Curiously, the 19th century Reunionese migration to New Caledonia was little known. History books mentioned the arrival of a few rich, white, sugar planters and Indian “coolies” who had come expressly for the production of sugar. However, it was claimed that few actually stayed, moving on to Australia, other Pacific Islands or France when the New Caledonian sugar industry crashed in the 1880s.

The reality was far different. Hidden from the official narratives, almost erased from the colonial archive, their stories silenced, their faces whitewashed, were the thousands of black and mixed race Reunionese who also made the journey from the Indian Ocean to the Pacific. Many of these migrants were former slaves or descendants of slaves (slavery was abolished in 1848 in the French colonies) and were highly valued sugar workers or tradespeople.

The French law proscribing any mention of race for French citizens teamed with the New Caledonian tradition of the “non-dit” (the unspoken or unsaid) meant that this important group of black founding settlers was forgotten, left out, excluded from  official New Caledonian history.

In a number of publications since 2007 (see below for references), I have uncovered the existence and started to tell some of the stories of this hidden group of settlers.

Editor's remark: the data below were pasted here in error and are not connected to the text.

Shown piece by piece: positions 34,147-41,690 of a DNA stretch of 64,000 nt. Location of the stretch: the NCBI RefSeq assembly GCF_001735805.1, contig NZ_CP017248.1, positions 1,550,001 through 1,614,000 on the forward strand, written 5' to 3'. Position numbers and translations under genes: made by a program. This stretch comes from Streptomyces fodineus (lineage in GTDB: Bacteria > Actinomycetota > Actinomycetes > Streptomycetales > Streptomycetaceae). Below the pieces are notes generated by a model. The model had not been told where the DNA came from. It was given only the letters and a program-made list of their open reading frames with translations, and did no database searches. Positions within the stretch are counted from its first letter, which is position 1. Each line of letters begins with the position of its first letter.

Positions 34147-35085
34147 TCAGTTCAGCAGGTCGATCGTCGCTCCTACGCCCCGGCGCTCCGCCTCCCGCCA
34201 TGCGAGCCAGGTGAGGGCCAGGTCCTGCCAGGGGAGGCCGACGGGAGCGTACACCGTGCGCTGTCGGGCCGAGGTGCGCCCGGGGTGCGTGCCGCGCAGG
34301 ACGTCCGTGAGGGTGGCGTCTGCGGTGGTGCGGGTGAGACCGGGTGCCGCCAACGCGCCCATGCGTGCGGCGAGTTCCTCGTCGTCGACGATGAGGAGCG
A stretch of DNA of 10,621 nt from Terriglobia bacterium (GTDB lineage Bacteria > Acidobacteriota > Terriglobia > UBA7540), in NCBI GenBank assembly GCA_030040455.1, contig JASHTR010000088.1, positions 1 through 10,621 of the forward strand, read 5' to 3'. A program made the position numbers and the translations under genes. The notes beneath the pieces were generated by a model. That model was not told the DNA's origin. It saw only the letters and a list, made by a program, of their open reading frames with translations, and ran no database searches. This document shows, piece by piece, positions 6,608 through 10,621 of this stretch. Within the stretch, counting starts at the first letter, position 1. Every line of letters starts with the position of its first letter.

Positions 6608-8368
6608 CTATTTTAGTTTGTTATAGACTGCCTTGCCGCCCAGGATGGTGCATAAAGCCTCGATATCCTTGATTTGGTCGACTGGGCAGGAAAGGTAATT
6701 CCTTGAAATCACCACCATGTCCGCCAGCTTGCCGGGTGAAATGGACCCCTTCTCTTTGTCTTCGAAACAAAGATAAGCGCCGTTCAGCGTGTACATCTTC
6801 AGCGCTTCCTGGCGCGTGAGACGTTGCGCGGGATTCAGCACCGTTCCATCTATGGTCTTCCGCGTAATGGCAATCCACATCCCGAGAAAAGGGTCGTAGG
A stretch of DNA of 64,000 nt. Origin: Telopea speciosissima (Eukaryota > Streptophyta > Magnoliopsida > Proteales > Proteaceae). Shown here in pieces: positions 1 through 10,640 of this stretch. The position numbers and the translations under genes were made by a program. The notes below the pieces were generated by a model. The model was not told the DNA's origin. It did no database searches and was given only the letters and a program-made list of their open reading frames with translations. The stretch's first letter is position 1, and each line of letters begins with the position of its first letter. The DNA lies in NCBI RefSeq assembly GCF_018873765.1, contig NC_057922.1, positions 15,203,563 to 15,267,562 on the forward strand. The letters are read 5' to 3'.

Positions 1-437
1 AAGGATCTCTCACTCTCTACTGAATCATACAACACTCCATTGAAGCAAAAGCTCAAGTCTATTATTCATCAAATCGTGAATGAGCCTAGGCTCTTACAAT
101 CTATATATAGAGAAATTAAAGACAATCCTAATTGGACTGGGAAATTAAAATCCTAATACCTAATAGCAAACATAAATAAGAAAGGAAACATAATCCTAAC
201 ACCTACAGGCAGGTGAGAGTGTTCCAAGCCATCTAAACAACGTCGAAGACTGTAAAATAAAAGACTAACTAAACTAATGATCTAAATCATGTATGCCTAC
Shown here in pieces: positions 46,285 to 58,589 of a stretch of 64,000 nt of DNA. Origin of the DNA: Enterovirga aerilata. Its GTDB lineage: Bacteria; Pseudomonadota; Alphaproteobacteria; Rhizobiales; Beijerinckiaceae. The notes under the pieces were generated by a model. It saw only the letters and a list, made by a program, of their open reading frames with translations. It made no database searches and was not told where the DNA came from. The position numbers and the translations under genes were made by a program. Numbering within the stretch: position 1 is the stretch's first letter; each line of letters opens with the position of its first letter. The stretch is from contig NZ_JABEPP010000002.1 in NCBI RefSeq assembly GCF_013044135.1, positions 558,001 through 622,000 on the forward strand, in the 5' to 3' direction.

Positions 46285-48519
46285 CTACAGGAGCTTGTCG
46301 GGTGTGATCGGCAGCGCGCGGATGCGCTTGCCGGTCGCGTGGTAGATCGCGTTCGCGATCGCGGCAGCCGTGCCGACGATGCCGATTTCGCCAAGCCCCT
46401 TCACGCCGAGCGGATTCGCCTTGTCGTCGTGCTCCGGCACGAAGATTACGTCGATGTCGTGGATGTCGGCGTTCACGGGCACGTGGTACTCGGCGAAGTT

I have reproduced below a poem I wrote about the extraordinary life of Marie-Alexandrine Elphège (pictured). She is the great-grandmother of Chris Vidal who has been sharing her family’s oral history with me. I look forward to talking more about this in future posts.

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Marie-Alexandrine Elphège

©2015, source: Chris Vidal

Flame Tree or Portrait of a Reunionese Woman in New Caledonia circa 1908

A warm day in sleepy Ouégoa
and you would much rather
be sitting
legs stretched straight out in front of you
on the grass
embraced by the shade
of the cool flame tree
eating achards
or bread and chillies
or lychees
freeing the sweet flesh
from the shell
the pulpy goodness
slipping down your throat
as you spit the seeds
on the soil
to settle
silently
like your many children
in this Southern Pacific isle

Instead here you are
stiff
hot
itchy
uncomfortably elegant
trussed up in this unforgiving costume
of black fabric
with a peep of white ruffle